As I recall, Poirier's fall had nothing at all to do with talent or lack thereof. His fall from grace was the same as many 18-22 year olds and the only difference was being in the limelight of being and NHL draft pick. Poirier fell due to alcohol (If I remember correctly) and wasn't able to regain his form. He became addicted and it affected his on ice and off ice life causing his ultimate lack of re-signing with the Flames. I seem to recall McGrattan sat down with him a few times to help him out with the addiction, but he had already suffered too much detriment to return to form.

 

People rag on guys like Krahn, who fell to knee injuries which as a goalie really sucks. He had the skills but couldn't stay healthy and that is not on the coaching or scouts, it is bad luck. Remember that stars like Lindros had there careers cut short by injury. 

 

There are many reasons why certain prospects never make the NHL roster. Picking on guys who struggled with things like addiction and / or injury says nothing really.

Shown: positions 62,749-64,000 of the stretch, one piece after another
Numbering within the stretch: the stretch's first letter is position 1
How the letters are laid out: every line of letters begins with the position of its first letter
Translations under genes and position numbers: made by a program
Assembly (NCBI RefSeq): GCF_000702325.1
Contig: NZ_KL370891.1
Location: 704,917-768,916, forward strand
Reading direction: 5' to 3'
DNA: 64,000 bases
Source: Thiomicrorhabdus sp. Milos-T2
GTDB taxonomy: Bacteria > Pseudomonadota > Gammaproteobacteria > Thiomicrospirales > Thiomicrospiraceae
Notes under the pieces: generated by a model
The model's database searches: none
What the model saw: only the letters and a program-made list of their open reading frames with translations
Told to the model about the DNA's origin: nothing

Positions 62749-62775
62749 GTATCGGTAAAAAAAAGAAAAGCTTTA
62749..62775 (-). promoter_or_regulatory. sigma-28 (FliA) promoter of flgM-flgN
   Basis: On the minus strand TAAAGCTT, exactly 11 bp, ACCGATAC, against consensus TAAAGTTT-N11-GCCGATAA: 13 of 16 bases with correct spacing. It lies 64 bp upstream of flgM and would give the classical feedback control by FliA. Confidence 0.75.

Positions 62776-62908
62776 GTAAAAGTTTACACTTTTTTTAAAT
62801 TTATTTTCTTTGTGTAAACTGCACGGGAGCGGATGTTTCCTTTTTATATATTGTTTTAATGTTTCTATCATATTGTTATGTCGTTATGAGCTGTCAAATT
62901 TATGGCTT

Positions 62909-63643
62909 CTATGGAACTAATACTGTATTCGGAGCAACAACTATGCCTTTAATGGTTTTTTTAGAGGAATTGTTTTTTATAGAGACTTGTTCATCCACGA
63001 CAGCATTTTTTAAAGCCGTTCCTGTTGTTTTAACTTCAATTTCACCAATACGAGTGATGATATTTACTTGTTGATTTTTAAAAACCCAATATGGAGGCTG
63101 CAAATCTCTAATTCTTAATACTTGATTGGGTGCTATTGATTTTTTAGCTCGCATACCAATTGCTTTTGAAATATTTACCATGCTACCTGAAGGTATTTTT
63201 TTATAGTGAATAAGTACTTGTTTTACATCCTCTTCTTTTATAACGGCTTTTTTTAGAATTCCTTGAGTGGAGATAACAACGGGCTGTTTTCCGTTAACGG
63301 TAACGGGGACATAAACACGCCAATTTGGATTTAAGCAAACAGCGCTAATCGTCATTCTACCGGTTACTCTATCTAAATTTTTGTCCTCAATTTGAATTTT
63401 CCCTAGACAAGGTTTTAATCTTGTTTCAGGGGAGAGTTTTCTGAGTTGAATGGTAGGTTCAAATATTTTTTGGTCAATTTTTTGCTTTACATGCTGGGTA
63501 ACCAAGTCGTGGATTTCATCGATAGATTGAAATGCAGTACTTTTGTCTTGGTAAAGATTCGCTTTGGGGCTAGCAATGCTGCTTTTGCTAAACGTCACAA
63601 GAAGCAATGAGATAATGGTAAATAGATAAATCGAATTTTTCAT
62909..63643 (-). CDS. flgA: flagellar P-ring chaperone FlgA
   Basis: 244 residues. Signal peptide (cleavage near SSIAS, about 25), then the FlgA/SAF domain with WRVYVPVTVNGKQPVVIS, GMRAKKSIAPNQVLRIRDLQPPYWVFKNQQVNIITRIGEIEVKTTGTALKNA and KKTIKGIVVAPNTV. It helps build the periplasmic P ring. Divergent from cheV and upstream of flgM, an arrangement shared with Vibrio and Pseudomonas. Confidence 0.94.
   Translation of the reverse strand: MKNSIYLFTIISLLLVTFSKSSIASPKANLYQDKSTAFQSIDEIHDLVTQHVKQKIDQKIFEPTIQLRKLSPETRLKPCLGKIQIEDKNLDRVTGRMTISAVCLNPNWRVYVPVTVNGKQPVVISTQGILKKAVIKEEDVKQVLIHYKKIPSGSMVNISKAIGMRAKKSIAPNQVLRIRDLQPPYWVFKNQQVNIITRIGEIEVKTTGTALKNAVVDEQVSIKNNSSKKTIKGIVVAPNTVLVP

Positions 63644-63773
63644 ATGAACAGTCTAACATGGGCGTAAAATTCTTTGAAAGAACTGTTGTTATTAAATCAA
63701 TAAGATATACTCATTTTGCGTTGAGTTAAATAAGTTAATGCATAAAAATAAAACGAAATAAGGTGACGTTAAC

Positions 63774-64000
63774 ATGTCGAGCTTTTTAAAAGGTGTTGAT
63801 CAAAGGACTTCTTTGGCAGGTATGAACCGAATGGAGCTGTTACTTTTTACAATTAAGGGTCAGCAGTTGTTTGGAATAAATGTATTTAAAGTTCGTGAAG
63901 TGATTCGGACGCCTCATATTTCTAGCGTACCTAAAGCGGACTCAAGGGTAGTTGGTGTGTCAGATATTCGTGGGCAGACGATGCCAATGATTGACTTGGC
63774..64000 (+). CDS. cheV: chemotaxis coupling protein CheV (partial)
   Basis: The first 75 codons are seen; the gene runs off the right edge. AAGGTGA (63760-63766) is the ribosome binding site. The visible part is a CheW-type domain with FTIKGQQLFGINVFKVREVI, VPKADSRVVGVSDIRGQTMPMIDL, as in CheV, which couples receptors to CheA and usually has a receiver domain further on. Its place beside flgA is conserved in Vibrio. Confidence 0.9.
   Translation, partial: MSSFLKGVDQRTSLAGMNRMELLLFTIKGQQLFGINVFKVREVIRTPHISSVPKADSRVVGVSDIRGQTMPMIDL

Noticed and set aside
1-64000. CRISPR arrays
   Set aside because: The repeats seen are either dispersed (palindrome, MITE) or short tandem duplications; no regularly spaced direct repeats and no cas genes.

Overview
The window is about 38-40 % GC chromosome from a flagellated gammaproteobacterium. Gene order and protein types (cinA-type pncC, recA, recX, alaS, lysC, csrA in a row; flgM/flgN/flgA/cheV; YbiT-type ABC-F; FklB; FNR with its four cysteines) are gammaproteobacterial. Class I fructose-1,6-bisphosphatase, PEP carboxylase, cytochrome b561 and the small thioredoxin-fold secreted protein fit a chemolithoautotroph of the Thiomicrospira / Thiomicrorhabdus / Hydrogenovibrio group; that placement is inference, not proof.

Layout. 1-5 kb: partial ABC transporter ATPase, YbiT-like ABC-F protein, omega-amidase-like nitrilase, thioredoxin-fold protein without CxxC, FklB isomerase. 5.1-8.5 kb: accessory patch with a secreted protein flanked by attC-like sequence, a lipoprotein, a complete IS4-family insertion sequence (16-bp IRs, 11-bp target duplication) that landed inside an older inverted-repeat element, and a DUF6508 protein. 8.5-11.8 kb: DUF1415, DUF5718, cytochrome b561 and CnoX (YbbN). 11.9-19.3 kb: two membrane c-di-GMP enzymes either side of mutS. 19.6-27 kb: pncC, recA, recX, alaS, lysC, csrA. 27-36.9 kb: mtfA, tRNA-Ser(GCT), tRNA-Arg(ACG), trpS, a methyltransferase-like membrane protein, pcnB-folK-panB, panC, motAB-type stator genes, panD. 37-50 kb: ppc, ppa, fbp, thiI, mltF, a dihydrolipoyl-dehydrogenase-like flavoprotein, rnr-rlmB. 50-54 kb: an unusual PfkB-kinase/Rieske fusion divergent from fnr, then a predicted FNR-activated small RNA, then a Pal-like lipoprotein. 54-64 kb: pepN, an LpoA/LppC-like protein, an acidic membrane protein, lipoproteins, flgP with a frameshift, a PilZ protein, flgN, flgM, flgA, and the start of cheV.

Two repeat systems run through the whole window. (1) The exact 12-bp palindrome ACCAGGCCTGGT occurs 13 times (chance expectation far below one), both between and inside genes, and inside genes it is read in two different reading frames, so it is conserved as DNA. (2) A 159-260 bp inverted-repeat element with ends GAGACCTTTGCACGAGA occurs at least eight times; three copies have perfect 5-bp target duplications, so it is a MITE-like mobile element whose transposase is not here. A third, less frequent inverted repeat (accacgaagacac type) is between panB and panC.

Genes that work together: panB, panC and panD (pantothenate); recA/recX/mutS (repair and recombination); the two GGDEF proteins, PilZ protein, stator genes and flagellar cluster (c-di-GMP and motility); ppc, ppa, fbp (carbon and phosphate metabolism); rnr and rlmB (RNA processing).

From what I hear about Pelletier, I am excited to see what he brings. It sounds like he uses his lack of size as motivation to play harder and to try and play a bigger game. The biggest knock to me in that case is potential for injury and a shortened career. That said, it is an exciting style to watch. By all accounts, the team drafted with a heavy reliance on compete level by players. The issue in the playoffs seemed to be that players did not bring the compete, so the team felt they should draft the players with the biggest motors, not necessarily the biggest body or the highest skill. They wanted players who would psh themselves to be the best, not someone who needs to be pushed.

 

I would rather watch a team that leaves everything on the ice and loses close games than a team who barely tries and still wins.

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11 hours ago, GM_3300 said:

Only time will tell and IMO our last 2 drafts have been lacklustre and not very exciting on selected players. Treliving has some serious wheeling and dealing to do in order for the main team to be much better next season.